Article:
Greek life. Two words that have, by themselves, the same innocence afforded to them as any other. However, when you put those two words together, they automatically assume an air of negativity. The first stereotypical thoughts that people have when they hear the words “Greek life” are unfortunately those of incessant partying, rape, sexual harassment, drinking, hazing, racism and entitlement. And because of recent events, Greek life has never before been attacked in the way it is now.

With everything going on lately, there have been two sides, of sorts, that have sprouted up surrounding the topic. The first is that of the media and general population: Greek life is a menace that fosters humiliating practices which need to be ended immediately on every level. The second is members of Greek life, who feel victimized and generalized by everything that has gone on recently, causing them to spout off any and all facts about how helpful Greek life is, with which I, as a proud member of Beta Theta Pi, do not disagree.

However, neither of these sides is very helpful in moving forward. They both defend what they believe in because they are passionate about their beliefs, and there is nothing wrong with that. Everyone should be afforded the opportunity to defend his or her ideals. However, in this case, the worst thing that can happen is dividing us into two sides.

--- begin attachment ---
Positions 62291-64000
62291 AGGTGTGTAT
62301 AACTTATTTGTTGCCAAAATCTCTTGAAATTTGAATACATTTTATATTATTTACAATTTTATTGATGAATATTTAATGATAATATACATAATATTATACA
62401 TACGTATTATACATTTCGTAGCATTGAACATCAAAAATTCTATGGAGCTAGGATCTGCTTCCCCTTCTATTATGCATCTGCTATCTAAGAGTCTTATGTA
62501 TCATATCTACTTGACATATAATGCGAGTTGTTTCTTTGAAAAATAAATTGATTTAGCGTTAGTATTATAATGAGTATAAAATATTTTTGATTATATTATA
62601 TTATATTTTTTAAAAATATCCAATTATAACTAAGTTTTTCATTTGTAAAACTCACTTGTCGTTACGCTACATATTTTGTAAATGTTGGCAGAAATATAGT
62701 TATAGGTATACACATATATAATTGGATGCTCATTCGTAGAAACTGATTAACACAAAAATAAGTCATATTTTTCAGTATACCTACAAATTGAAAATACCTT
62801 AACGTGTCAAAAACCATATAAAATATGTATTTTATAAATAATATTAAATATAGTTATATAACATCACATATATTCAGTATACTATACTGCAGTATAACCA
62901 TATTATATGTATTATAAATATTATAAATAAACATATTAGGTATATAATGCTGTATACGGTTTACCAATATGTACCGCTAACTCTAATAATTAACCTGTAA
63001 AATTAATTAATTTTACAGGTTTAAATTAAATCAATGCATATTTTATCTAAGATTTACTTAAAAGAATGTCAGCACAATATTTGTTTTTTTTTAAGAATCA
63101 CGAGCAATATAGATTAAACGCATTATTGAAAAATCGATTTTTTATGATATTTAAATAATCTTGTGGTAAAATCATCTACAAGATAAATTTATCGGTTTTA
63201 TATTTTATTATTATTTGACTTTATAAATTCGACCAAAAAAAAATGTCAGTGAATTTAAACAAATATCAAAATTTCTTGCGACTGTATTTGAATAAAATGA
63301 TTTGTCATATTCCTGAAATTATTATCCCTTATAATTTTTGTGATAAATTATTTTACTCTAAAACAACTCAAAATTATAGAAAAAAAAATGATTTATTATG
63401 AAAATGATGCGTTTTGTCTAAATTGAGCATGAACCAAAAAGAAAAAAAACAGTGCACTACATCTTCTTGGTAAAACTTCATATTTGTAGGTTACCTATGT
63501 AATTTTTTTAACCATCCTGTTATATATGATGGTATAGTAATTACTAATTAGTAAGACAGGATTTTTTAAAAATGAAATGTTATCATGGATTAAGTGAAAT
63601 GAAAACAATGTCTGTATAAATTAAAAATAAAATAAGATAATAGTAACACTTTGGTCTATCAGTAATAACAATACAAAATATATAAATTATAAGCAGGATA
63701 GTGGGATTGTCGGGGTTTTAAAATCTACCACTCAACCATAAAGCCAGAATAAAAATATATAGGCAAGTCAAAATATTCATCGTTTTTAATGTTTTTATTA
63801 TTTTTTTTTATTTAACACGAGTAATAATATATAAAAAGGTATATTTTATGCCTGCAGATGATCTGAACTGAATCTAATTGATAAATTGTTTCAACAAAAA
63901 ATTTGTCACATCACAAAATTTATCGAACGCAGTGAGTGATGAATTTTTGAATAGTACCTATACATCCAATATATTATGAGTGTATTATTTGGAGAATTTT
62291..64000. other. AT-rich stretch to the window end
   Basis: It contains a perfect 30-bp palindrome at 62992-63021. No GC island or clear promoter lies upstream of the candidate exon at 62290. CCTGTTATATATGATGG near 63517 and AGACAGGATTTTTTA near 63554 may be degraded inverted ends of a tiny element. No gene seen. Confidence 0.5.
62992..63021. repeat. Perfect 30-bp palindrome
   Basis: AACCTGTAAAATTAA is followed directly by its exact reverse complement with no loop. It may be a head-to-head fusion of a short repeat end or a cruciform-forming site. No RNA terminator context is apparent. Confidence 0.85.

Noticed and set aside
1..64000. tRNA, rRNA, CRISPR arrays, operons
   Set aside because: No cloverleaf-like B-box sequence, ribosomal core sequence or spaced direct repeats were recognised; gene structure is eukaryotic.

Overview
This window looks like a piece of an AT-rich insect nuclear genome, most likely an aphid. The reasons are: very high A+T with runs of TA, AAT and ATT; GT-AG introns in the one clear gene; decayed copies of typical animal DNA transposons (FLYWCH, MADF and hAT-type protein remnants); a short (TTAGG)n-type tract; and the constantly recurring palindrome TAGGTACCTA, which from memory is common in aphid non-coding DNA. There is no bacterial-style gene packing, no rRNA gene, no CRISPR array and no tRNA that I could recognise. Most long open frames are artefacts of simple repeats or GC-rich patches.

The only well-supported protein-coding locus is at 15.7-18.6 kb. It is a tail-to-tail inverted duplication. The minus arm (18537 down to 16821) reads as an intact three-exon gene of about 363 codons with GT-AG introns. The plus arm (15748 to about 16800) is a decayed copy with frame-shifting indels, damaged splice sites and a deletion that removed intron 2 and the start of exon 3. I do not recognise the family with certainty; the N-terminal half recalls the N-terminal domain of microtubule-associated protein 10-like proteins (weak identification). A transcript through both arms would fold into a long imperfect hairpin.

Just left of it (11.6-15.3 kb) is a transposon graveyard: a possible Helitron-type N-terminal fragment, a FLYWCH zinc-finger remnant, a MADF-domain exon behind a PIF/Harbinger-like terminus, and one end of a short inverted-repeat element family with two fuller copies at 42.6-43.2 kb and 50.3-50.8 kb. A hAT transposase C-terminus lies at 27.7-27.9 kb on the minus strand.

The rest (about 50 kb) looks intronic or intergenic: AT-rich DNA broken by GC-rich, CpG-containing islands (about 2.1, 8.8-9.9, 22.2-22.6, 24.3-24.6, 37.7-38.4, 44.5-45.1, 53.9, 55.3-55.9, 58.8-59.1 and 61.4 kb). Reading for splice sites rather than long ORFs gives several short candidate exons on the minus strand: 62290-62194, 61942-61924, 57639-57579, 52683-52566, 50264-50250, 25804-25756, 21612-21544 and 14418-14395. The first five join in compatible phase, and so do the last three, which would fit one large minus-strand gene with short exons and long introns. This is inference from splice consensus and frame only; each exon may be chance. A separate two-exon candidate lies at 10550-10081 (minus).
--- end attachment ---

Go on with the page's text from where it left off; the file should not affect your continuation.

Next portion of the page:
People aren’t really mad at Greek life. People aren’t enraged about college students coming together in brotherhood or sisterhood. They are upset about the horrible acts that are broadcasted nationwide — events like racist chants, reports of sexual assault and rape and even people committing suicide. These are the real reasons why people are up in arms. The nation is trying to find some sort of outlet for this anger, and because the media can paint an easy target on Greek life, fraternities and sororities nationwide are now under the scrutiny of the societal magnifying glass, looking for any excuse to try to burn the whole system to the ground. They do this because it’s easy to confront something physical, like Greek life, and because people find it interesting to read about, which helps ratings. However, the real problem lies in the societal shortcomings and defects that allow for these atrocities to happen.

The fact is this: these sorts of tragedies happen far too frequently at every college campus across the nation. Issues like sexual assault and mental illness are still considered taboo. The problem with our society isn’t Greek life members committing terrible acts. The problem is that we, as a culture, haven’t worked hard enough to get rid of the overarching problems that allow people to do these terrible things.

We haven’t supported the survivors of sexual assault as a nation. We have looked down upon the events as something terrible without fully realizing the emotional and physical toll that the survivor must go through, for perhaps the rest of their lives, as a result. We haven’t made it socially acceptable for someone with a mental or physical illness to reach out to a friend or ask for help. Instead, they try to struggle against it themselves. We haven’t educated people enough about personal identities and how they can be complex and fragile at times.

We haven’t done this because we are always pointing fingers. The problem with this is that the true evil doesn’t care about sides. The only way to combat this injustice is through unity, understanding and communication. And until we learn that, we will never be able to rid these evils from our world.

Paul Deford is an LSA junior.

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